Arron Asham laid a dirty cross-check to the face of Brayden Schenn late in the first period of Game 3 between the Pittsburgh Penguins and Philadelphia Flyers. The cross-check came immediately following Schenn’s huge hit on Matt Cooke which resulted in a two-minute minor for charging.
Asham was assessed a match penalty on the play and should expect a call from the NHL's head of discipline, Brendan Shanahan, in the near future.
The first few days of the NHL playoffs have been filled with cheap shots. While some players have been dealt with sternly, others have escaped with a slap on the wrist.
Vancouver’s Byron Bitz received a two-game suspension for hitting Kyle Clifford high, which caused Clifford’s head to be crushed against the glass.
Nashville’s Shea Weber received only a fine for placing his hand on Henrik Zetterberg’s head and driving it into the glass.
On Saturday, Shanahan’s job got even harder following ugly incidents in New York and St. Louis, but again, inconsistencies emerged.
Carl Hagelin appeared to target the head of Senators forward Daniel Alfredsson on a hit which ended Alfredsson’s night. As a result, the NHL scheduled a hearing with Hagelin on Sunday. In the same game Chris Phillips delivered an elbow to Ryan Callahan’s head, but no hearing was scheduled.
In a similar incident in St. Louis, Brent Burns of the Sharks struck Scott Nichol with what appeared to be an intentional elbow to the head. Again, no hearing was scheduled.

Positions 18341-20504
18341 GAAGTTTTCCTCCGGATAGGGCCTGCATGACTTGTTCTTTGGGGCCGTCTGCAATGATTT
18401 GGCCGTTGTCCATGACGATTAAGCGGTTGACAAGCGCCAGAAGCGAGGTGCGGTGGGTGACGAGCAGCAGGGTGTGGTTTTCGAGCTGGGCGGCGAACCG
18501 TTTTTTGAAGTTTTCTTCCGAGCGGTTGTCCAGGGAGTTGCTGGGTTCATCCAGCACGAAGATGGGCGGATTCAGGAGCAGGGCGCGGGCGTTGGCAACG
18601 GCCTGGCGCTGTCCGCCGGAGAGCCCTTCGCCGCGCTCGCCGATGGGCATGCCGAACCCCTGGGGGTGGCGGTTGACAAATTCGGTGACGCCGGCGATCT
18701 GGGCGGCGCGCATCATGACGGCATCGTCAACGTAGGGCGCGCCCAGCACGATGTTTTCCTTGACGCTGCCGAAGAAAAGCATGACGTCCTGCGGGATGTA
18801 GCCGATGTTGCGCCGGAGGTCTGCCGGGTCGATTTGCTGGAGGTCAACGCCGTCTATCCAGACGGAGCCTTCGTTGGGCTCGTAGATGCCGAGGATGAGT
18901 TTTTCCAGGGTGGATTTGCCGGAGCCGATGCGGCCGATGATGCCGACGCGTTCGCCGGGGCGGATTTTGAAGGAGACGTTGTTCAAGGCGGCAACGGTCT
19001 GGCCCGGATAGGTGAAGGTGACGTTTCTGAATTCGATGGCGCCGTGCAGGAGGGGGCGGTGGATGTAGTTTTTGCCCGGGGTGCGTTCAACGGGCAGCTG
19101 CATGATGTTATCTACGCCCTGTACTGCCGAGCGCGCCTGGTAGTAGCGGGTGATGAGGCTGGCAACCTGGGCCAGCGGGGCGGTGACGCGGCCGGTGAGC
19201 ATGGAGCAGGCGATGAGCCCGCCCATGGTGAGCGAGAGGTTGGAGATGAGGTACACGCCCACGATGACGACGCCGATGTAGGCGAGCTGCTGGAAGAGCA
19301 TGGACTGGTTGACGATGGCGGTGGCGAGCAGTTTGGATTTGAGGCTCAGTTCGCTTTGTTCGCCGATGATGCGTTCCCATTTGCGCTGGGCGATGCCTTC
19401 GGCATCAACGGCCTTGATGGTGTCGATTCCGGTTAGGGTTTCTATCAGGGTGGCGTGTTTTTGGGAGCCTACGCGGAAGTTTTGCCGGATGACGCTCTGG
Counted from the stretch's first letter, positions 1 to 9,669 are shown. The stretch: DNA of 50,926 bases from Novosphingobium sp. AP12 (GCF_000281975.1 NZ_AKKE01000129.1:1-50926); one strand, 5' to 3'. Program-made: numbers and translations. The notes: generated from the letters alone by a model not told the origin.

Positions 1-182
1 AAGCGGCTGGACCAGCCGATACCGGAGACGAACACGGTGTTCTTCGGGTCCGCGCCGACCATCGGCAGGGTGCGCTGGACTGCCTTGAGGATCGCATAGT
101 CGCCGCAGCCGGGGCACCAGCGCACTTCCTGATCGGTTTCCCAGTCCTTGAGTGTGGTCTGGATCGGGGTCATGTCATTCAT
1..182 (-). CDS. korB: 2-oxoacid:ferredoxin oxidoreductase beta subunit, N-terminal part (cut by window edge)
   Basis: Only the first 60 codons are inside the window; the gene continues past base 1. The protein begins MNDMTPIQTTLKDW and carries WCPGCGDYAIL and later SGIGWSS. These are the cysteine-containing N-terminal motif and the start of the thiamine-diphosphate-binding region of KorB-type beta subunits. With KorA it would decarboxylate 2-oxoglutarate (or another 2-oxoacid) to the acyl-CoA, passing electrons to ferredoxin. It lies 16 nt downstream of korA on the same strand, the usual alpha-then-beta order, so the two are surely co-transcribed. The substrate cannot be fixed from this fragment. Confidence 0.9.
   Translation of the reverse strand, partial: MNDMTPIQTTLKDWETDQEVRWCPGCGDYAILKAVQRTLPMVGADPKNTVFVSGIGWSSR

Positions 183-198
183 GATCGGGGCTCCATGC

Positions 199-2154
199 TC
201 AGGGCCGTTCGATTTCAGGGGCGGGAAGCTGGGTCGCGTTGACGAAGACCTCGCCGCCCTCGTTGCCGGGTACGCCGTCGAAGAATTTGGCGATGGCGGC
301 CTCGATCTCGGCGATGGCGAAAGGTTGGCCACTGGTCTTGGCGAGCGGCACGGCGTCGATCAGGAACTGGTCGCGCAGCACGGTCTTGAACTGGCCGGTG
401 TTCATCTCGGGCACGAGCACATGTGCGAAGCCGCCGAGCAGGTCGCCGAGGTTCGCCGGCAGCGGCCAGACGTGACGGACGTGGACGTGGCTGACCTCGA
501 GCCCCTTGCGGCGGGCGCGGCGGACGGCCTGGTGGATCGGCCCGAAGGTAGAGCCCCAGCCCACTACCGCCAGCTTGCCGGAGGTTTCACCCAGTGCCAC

The NHL claims to remain committed to eliminating unnecessary shots to the head. Yet, multiple head shots have occurred in the first round of the playoffs which the NHL doesn’t consider worthy of hearings, let alone fines or suspensions.
So what action will the NHL take against Asham for his dirty cross-check?
The act itself warrants a multi-game suspension, but the NHL doesn’t seem concerned with suspending players based on their actions alone. Will the determining factor be Asham’s history? After all Brayden Schenn didn’t appear to be injured by the cross-check as he continued to play the rest of the game.
The league set a precedent early in the playoffs by not suspending Shea Weber because Zetterberg wasn’t hurt on the play and suited up the next game. The league has followed it up by not even scheduling hearings for players who appear to target the head of others with dangerous elbows.
Expect the cheap shots to continue throughout the playoffs as the NHL continues to back down from suspending players based on their actions—by focusing more on the perpetrator's history and the victim’s injuries.
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